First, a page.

Women who hold managerial positions in corporations are, for the most part, working in male organizations. The majority of large corporations in this country have been and still are populated and run primarily by men. Female employees are usually clustered in clerical positions where they wield little formal power.1 It is only within the past fifteen years that significant numbers of women have entered the corporate world in other than clerical positions. Forms of social change that have combined to account for this increase include shifting beliefs about "a woman's place," concomitant legislative mandates for affirmative action in employment, and the economic realities of women in droves entering and staying in the work force. Despite their increase in middle-managerial positions, however, females are virtually invisible at the higher executive level and remain a minority in terms of accumulated power within corporations as a whole.2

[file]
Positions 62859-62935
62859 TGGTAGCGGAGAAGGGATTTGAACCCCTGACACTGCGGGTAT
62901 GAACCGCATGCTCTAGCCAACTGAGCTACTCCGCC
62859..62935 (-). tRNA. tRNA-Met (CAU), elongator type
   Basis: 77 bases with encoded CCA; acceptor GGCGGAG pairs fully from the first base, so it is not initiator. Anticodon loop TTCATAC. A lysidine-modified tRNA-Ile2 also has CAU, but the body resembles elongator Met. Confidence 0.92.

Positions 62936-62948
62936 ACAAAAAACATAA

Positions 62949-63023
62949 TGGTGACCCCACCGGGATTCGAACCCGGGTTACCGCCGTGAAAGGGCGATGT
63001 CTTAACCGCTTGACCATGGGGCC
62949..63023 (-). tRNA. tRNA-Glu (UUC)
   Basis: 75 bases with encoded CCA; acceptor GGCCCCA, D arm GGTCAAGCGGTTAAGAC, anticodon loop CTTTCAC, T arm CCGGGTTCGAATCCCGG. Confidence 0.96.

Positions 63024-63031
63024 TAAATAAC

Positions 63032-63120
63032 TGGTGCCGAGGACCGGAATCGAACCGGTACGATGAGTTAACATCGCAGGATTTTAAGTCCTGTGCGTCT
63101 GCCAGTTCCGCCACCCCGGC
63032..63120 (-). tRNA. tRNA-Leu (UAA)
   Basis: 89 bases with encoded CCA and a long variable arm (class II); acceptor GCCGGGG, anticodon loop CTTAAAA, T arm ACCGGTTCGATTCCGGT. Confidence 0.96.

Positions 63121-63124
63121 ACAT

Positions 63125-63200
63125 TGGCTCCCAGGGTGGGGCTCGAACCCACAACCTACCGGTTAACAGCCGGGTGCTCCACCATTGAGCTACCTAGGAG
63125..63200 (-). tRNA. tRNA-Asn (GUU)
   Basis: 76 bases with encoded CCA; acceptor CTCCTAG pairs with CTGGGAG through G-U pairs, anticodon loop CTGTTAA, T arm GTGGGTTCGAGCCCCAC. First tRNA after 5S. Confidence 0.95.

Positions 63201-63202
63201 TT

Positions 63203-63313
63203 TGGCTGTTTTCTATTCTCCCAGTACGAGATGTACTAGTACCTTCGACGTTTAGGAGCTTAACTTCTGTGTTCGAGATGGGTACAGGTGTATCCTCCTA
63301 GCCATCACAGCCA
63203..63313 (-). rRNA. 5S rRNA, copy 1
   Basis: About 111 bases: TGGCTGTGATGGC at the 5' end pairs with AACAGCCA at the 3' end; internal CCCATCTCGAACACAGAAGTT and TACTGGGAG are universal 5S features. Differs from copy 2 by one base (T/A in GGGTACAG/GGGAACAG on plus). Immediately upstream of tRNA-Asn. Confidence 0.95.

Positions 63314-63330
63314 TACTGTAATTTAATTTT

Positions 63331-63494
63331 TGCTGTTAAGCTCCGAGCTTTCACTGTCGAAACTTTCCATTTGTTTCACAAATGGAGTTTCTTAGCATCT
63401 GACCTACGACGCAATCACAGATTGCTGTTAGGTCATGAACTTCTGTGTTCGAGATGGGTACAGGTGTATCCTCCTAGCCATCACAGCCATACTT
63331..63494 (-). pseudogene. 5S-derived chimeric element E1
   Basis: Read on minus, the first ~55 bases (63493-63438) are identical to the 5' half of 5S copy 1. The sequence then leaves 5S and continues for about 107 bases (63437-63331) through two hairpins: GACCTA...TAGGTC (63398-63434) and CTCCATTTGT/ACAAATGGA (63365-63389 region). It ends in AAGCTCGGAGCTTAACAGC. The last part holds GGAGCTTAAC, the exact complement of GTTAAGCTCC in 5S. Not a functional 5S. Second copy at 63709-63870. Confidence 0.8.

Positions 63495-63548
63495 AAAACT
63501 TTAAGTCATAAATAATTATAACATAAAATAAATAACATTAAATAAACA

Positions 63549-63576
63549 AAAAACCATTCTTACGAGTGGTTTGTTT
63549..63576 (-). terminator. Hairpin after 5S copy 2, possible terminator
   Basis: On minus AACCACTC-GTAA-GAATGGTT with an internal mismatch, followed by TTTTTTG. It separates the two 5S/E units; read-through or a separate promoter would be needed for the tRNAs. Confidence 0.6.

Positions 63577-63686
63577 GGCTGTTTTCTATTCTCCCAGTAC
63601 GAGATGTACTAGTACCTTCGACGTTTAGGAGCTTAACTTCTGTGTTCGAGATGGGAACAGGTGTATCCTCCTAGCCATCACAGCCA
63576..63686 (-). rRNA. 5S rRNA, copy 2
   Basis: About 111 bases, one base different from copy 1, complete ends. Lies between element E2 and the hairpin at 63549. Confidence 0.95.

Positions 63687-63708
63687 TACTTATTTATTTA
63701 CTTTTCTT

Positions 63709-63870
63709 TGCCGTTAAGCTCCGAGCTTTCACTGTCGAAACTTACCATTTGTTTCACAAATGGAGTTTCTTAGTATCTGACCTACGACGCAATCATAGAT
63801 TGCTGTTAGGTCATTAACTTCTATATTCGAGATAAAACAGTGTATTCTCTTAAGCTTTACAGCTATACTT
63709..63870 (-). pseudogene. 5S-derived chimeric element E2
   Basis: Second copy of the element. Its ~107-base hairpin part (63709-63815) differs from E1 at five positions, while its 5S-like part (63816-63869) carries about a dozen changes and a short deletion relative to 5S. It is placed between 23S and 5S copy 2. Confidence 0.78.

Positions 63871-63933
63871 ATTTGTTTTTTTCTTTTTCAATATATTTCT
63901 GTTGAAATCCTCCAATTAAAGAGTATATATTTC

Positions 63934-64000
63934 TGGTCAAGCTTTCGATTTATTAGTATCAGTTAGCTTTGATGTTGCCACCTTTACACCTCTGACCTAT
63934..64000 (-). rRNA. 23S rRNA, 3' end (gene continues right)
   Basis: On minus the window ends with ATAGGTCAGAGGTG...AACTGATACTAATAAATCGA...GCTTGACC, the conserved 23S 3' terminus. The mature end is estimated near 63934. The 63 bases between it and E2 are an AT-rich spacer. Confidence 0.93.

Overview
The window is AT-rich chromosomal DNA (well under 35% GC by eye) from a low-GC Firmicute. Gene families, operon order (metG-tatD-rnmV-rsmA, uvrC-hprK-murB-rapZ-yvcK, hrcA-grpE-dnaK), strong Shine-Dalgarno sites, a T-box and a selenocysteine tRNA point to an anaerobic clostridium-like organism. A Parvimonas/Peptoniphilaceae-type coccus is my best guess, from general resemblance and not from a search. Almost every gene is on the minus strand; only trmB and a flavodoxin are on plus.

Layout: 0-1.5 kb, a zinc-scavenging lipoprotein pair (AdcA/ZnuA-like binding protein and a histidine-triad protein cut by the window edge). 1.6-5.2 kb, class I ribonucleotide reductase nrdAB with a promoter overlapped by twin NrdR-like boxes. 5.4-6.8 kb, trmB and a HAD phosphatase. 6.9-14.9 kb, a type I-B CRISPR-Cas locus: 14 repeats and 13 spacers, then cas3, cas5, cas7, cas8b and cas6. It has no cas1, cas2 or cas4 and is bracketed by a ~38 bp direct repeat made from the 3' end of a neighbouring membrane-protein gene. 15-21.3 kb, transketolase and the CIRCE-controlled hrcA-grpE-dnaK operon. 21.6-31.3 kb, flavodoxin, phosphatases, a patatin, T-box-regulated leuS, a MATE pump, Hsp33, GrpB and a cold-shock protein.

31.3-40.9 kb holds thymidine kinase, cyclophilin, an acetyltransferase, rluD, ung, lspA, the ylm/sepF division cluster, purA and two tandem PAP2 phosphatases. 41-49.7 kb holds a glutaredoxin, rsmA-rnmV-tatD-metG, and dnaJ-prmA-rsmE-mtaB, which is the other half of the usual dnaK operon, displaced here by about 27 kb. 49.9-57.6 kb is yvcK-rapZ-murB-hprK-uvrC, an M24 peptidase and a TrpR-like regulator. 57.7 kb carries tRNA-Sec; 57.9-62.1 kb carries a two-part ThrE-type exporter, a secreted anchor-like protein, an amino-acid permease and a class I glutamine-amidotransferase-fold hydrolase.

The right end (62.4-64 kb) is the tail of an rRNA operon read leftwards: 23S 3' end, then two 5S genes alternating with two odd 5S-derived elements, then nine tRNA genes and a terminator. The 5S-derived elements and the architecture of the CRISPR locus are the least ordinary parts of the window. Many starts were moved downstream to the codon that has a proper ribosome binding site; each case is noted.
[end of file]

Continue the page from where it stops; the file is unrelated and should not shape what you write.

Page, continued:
Though they are not the only females at their workplaces, the women interviewed might have been the first or sole female occupant of a particular managerial position within their corporations.3 Their pioneer or minority experience could be expected to vary considerably with the nature of the organization and work required, the skills and personalities of the people involved, and the resources available for support. Here, as in earlier chapters of this volume, we find variation
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Publication information: Book title: Managing Lives:Corporate Women and Social Change. Contributors: Sue Freeman Joan Mendelson - Author. Publisher: University of Massachusetts Press. Place of publication: Amherst . Publication year: 1990. Page number: 191.
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